So far this century East Africa alone has lost around 6 million hectares of forest, swathes of which contain plants and wildlife found nowhere else on Earth.
“Our forests are the lungs that keep this planet alive,” Kenyan President Uhuru Kenyatta told delegates at the One Planet Summit, a green investment event, in Nairobi.
“Deforestation and degradation of our environment ultimately undermines our efforts towards biodiversity conservation, climate change mitigation as well as adaptation.
“This, without doubt, leads to a loss in economic productivity, as well as destroying means of livelihood for millions.”
The United Nations estimates that Africa will be home to 2.2 billion people by 2050, necessitating massive investment in infrastructure — a process historically ruinous for the environment.
Unlike Southeast Asia and South America, where big agribusiness flattens rainforest for mega-farming projects, much of central and eastern Africa’s loss stems from small-scale farming and energy use.
Lacking access to centralised power, millions of families across the region rely on charcoal or wood for cooking and heating.
The One Planet Summit, on the sidelines of the United Nations Environment Assembly, brought together policymakers and business leaders to boost funding for renewable energy projects in Africa, thus protecting its forests.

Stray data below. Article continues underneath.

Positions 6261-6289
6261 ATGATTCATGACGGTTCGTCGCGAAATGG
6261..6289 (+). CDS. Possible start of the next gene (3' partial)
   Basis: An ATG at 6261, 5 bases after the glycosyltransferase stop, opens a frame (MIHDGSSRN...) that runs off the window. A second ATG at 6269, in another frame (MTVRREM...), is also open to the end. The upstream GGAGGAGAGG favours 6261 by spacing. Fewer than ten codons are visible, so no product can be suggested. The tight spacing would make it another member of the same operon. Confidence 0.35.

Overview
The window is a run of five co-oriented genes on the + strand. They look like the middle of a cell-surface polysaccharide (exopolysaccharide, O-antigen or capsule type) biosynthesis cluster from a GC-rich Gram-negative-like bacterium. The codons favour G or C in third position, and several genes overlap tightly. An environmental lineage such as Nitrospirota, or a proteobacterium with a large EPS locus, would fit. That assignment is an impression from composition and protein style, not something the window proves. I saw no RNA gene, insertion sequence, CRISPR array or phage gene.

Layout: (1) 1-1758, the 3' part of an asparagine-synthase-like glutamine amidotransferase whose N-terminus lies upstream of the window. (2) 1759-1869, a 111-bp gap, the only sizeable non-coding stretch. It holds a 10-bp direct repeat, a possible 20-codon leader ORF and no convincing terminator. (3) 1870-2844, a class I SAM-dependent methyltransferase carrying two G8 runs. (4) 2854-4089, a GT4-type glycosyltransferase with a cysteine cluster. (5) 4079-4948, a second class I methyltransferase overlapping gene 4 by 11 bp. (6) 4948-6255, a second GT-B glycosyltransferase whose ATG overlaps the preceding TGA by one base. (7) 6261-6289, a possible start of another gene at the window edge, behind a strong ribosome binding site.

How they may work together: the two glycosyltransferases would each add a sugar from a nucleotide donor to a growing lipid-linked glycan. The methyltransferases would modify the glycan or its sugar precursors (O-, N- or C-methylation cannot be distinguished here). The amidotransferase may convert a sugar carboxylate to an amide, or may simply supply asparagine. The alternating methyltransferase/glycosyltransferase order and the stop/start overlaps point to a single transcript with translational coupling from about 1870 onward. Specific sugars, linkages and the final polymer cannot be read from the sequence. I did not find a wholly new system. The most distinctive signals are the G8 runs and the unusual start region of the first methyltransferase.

“The potential for renewables in Africa is phenomenal but it is still underutilised,” the World Bank’s interim president Kristalina Georgieva told AFP.
“Solar today in Africa produces only 1.5 percent of electricity. That’s a shocking number. It cannot be like this.”
Her organisation this week promised $22.5 billion for sustainable development programmes in Africa between 2021-2025.
African Development Bank head Akinwumi Adesina on Thursday pledged $25 billion for climate initiatives across the continent over the next five years, many of which will seek to preserve and regrow forest areas.
France’s President Emmanuel Macron also pledged an additional 500 million euros towards green projects in Africa.
Africa, the world’s least developed inhabited continent, is already feeling the effects of the warming planet.
Despite contributing only four percent of global greenhouse gas emissions, 65 percent of Africans have already felt the impact of droughts and flash-flooding which have become more frequent due to climate change.
More than six billion tonnes of planet-heating CO2 is tied up in the forests of Central Africa and millions of people are reliant on the food, water sources, medicinal plants and shelter they provide.
Climate scientists say simply leaving the world’s trees in the ground would slash greenhouse gas emissions by as much as 15 percent.
But some countries said Thursday they would go further, actively seeking to regrow deforested areas.
Kenyatta said Kenya’s tree cover would reach 10 percent by 2022, up from its current level of seven percent.
And Madagascar’s new president, Andry Rajoelina, said his Indian Ocean island nation — which is home to thousands of unique species of plants and animals — would embark on a mass planting scheme after losing 45 percent of its forests over the past six decades.
“The objective is to reforest 40-80,000 hectares per year,” he said.
“That’s 40-80 million trees planted each year. Each Madagascan citizen will, therefore, be asked to plant at least five trees a year.”